‘Independent Scotland credit equal to Switzerland’

AN INDEPENDENT Scotland could have the same “credit-worthiness” as Switzerland, Alex Salmond claimed when he delivered a keynote speech on the Isle of Man last night.

Alex Salmond made his keynote speech last night. Picture: Getty

The First Minister said Scotland could have the same triple-A credit rating as Switzerland, one of the world’s largest financial centres and a country with a tradition of banking privacy.

Mr Salmond made the claim as he delivered the chief minister’s lecture on the Isle of Man, which he cited as an example of how an independent Scotland can retain the pound.

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He pointed out that the Isle of Man uses sterling for convenience, is not in a formal currency union but still has a better credit rating than the UK.

Mr Salmond insisted that the arrangements showed that “creditworthiness is based on your economic prospects” and that Scotland’s strong financial centre could help it achieve a top credit status.

The UK’s credit rating was downgraded earlier this year, but the Isle of Man’s triple-A status was kept intact by ratings agency Moody’s.

However rival agency Standard & Poor’s did downgrade the Isle of Man to double-A plus in 2011, claiming it was constrained by its undiversified small economy, which makes it more vulnerable to external shocks.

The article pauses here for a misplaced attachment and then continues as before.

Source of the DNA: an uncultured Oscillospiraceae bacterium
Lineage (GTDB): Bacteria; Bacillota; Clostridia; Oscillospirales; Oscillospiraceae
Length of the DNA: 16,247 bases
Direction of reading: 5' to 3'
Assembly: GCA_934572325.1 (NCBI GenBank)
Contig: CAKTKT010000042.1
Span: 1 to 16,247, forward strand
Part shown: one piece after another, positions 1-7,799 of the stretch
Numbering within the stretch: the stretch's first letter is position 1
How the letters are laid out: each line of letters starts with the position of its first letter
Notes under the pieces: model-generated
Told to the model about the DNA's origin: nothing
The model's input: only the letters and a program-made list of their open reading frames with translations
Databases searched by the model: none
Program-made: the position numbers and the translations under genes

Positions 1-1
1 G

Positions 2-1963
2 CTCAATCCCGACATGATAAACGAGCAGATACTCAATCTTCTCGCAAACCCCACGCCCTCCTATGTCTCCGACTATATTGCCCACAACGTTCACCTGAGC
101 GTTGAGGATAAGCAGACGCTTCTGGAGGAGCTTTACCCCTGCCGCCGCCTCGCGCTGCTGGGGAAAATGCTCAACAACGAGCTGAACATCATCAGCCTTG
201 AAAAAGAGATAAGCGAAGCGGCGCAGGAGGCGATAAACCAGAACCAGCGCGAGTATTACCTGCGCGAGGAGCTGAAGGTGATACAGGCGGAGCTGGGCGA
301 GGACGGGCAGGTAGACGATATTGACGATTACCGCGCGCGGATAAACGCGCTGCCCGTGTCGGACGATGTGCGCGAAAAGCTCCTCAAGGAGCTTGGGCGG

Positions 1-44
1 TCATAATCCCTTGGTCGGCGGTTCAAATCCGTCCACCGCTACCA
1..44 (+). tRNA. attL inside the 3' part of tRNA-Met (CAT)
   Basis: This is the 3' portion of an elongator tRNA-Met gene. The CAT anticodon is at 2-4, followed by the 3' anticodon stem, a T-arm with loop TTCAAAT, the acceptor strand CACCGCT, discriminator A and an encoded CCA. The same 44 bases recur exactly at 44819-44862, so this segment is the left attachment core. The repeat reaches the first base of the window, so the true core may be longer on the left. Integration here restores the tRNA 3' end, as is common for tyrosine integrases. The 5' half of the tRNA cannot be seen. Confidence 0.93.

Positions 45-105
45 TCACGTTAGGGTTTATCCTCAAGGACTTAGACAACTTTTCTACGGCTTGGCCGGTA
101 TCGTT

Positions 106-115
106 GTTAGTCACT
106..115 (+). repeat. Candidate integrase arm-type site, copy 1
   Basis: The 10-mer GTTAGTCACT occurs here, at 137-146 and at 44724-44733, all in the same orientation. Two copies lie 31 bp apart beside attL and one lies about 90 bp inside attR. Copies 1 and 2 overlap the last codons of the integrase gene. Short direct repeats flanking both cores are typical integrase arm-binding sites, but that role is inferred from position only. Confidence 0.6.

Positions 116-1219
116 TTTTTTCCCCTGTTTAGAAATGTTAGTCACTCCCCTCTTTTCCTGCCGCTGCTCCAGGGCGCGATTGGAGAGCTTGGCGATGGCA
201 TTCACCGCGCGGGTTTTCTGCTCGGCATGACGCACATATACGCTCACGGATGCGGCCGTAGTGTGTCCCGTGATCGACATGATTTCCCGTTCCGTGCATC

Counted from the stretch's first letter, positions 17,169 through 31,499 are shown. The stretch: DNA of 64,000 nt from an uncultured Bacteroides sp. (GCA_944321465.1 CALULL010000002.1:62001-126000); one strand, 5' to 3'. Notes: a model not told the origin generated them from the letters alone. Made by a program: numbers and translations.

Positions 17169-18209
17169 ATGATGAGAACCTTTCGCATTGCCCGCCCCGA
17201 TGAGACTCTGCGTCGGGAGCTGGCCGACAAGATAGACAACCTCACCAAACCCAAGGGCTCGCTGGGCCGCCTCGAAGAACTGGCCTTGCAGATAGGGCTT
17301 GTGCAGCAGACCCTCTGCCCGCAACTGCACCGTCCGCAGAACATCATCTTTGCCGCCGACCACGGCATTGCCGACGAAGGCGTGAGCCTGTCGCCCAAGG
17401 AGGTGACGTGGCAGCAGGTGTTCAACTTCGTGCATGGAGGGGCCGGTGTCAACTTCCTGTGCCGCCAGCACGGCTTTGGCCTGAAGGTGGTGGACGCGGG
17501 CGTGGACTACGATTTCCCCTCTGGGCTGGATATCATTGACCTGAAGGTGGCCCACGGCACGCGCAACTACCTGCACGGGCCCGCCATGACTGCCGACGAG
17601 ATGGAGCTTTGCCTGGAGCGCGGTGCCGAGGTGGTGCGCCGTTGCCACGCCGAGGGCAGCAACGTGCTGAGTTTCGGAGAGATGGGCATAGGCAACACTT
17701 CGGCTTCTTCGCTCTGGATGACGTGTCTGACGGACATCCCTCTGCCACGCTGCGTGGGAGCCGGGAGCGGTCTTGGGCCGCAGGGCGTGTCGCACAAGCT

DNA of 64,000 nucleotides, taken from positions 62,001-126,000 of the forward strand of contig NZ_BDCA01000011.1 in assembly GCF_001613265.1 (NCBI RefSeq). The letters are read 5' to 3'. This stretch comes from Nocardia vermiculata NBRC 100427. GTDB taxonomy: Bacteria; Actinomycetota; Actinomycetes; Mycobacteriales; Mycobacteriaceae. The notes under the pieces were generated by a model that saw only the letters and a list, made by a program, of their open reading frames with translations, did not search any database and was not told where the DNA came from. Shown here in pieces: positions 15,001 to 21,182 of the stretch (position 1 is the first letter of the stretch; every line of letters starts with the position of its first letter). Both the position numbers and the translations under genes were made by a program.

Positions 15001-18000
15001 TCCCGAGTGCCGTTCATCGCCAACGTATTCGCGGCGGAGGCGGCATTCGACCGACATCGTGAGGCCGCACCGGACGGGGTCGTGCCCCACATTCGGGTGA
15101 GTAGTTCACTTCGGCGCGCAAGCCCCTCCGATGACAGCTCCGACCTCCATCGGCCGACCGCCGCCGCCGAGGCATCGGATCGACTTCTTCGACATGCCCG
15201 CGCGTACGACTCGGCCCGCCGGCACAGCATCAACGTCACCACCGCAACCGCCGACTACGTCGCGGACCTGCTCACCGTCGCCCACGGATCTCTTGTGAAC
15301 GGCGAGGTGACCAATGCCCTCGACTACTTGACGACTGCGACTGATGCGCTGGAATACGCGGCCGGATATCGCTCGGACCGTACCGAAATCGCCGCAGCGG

Mr Salmond claimed that an independent Scotland could perform as well as other small nations, such as Switzerland, Norway and Luxembourg, which all have top credit ratings.

He said: “Lots of small countries have retained their triple-A status, unlike the United Kingdom.

“They demonstrate on an international scale that credit-worthiness is based on your economic prospects – your underlying strength, not your overwhelming size.

“The experience of the Isle of Man shows us that self-governing territories can have credit ratings, within a sterling zone, which compare favourably with the UK’s.”

The First Minister made the speech during a three-day visit to the Isle of Man, which is a crown dependency that is self governing but remains British property.

However, Chief Secretary to the Treasury Danny Alexander warned that Mr Salmond’s plan for independence could lead to a eurozone style crisis.

He said: “The Scottish Government have gone from comparing themselves to the arc of prosperity to a small island population.

“The reality is that a currency union between the rest of the UK and Scotland is unlikely – lessons from the eurozone show the stark consequences of it.

“The only way to guarantee keeping the pound sterling is for Scotland to remain part of the UK family.”

Meanwhile, Mr Salmond also used the speech to say that Scotland must gain control over its own seas to rid them of nuclear submarines and “unelected commissioners” taking their resources for the UK treasury to squander.

He went on to claim that Scotland is on the verge of a “second energy windfall” with renewables but this can only be harnessed “wisely” with independence.